The Best Gorse Flower Ice Cream Recipe
This melt-in-the-mouth ice cream really captures the coconut-scent that fills the air around wild gorse bushes on a warm, sunny day. That's why this recipe is so good! Oooh, I can almost taste it as I write this.
I've experimented a lot with gorse (Ulex galli and Ulex europeaus) over the years and here I share with you my best recipe yet. Here I also share my top tips on how to bring out that gorse-scent in foods and drinks - which is not as easy as it sounds!
Plus, a few ideas for using any left-over flowers, including how to make gorse sugar and what to use it with.
Gorse is one of my favourite flowers to use as it is so abundant and in many areas is considered an invasive. And that bright yellow colour is great too!
The Best Gorse Flower Ice Cream Recipe
A pale-yellow, creamy gorse flower ice cream that will have you dreaming of yellow-dotted landscapes...
- To best capture the scent of gorse pick the flowers on a sunny, dry day. Then use the flowers immediately.
- Over the years I've discovered that fat and alcohol are the best carriers for gorse, otherwise you'll be left with a subtle, moorland scent. Don't get me wrong - I love subtle moorland aromas, but here we're aiming to capture that divine coconuty elixir. Infusing gorse flowers in cream and full-fat milk is perfect for this!
150 ml full-fat milk
200 ml double cream
2 medium egg yolks
120 g unrefined caster sugar
100 g fresh gorse flowers
Place the flowers, milk and cream in a medium saucepan over a low to medium heat and bring just to the boil. Turn off the heat, cover and leave to steep for at least 10 minutes. You can also leave the flowers in over-night, and just re-heat a little to liquefy the cream enough to be able to strain.
Beat the egg yolks and sugar in a bowl, then using a jelly bag or fine sieve, strain in the steeped cream mixture, making sure you extract as much of the infused cream as possible. Stir until the sugar has dissolved.
Leave to cool before placing in an ice cream maker or in a lidded container in the freezer. If you have an ice cream maker, follow the manufacturer’s instructions. If not, check every 2 hours and mash until the texture is creamy and frozen.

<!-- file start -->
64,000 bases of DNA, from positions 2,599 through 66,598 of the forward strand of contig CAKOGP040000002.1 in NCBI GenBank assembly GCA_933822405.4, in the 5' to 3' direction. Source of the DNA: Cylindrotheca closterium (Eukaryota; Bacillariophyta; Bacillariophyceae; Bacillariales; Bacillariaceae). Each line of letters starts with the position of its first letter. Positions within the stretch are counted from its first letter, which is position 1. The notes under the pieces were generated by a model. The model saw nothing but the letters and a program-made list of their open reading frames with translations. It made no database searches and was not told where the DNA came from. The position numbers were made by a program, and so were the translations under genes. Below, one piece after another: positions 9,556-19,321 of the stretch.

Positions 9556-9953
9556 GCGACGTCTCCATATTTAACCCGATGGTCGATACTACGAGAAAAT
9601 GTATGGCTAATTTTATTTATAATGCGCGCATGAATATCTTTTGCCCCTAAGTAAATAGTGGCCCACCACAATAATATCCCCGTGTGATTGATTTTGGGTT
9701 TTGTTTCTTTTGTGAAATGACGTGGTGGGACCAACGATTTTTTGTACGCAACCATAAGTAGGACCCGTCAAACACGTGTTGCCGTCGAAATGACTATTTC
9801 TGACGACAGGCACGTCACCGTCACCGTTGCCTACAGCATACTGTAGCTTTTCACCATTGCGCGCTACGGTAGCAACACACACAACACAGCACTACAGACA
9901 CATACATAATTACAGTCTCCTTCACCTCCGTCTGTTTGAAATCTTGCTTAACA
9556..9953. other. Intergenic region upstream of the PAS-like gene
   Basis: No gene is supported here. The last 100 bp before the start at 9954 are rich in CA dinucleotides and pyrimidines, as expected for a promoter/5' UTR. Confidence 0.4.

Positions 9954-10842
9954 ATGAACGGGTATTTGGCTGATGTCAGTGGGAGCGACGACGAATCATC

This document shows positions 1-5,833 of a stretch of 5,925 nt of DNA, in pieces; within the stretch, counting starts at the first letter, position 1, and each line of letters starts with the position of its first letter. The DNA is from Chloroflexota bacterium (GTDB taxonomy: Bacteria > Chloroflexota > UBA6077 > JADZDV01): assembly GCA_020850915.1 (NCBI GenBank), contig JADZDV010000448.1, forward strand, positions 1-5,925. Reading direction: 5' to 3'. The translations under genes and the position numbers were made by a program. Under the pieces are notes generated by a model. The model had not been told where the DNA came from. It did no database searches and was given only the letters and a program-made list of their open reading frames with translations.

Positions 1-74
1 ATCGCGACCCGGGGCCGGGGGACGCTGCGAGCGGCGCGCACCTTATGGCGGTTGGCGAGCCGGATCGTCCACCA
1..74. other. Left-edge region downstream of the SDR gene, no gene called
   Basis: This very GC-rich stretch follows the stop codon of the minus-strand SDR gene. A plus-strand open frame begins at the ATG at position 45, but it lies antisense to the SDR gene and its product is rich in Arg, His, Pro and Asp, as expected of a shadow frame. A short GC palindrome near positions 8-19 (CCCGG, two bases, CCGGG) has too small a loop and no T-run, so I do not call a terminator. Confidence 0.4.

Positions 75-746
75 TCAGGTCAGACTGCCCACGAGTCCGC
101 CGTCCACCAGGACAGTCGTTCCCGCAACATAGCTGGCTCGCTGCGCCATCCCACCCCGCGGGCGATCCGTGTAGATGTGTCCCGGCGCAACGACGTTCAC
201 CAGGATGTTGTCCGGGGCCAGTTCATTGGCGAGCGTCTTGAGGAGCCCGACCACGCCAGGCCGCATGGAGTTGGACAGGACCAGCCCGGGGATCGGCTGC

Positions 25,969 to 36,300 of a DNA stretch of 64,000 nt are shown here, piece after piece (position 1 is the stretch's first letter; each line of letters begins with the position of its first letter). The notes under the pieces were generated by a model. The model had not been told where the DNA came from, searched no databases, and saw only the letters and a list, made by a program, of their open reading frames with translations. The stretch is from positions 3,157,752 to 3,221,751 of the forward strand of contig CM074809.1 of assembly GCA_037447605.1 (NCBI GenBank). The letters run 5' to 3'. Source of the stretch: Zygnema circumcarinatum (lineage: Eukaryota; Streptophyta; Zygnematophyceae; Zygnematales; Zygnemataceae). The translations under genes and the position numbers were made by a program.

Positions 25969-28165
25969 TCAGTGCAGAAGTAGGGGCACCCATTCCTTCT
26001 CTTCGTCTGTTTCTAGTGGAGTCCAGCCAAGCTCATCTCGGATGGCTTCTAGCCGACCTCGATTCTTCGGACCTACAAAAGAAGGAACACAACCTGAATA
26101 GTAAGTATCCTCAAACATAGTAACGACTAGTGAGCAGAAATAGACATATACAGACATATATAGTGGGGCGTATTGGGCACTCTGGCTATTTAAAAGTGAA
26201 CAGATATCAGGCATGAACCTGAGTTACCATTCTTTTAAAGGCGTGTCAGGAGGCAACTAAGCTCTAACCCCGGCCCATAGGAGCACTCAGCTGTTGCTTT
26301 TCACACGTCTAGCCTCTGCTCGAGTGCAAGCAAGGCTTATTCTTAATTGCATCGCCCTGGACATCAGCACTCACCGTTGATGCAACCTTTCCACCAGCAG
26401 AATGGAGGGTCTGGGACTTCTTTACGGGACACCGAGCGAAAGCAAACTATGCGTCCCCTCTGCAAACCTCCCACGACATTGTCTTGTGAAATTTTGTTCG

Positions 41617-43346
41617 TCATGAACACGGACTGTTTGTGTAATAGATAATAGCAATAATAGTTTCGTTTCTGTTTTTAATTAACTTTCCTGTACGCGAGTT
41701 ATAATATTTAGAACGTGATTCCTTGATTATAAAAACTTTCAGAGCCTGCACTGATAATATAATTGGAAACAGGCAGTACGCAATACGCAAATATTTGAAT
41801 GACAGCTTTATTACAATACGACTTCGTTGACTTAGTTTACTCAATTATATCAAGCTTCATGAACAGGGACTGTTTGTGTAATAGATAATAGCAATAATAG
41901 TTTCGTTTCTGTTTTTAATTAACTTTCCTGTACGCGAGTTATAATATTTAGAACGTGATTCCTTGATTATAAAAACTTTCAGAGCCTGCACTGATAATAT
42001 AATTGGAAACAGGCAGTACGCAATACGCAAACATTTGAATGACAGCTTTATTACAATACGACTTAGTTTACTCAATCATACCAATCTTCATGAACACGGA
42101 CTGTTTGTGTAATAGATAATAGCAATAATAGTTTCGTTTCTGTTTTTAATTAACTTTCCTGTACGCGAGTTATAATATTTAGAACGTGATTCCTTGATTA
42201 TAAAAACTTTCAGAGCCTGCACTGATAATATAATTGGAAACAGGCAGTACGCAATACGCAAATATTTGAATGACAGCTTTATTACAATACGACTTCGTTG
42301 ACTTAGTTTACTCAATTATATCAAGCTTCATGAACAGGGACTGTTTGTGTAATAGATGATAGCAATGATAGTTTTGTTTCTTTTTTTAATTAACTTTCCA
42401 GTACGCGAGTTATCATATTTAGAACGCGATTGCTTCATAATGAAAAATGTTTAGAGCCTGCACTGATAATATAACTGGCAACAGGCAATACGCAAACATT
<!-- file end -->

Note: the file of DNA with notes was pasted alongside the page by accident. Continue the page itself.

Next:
What to Do with Left-Over Gorse Flowers
I often pick a few too many gorse flowers (better too many than too few). Of course the leftover fresh petals can simply be sprinkled over salads, savoury dishes such as coconut curries or desserts, like this ice cream.
But you could also dry them.
How to Dry Gorse Flowers
I normally just scatter the flowers over a clean, dry surface top or tea towel and allow them to dry naturally in a warm room. Make sure there is enough space around the flowers for them to dry fully. You could also use a dehydrator or airing-cupboard or the very lowest heat in the oven.
What to Do with Dried Flowers
I normally have a small bag of dried gorse flowers at home. They hold onto the flavour well and can be used to make a powdered gorse sugar or gorse syrup. Somehow dried flowers make a better gorse syrup - as the flavour of dried flowers is more intense. I have a gorse syrup recipe in my little foraging book which I use to drizzle over gorse flower rice pudding (also in my book).
Powdered Gorse Flower Sugar
Powdered gorse sugar is easy to make and can be used as a flavoured icing sugar to dust over cakes, or blended with a little water to make a rustic icing. Use about 25 g of unrefined sugar to 2 tablespoons of dried gorse flowers and powder in a spice/nut/coffee grinder. The sugar will keep well for 6 months.
Like this? What's next...
I run monthly foraging courses in Cornwall, where I teach people about abundant edible plants and how to use them. I can also offer tailor-made foraging experiences - there really is nothing like hands-on learning! Feel free to also browse my blog or the members page for more information.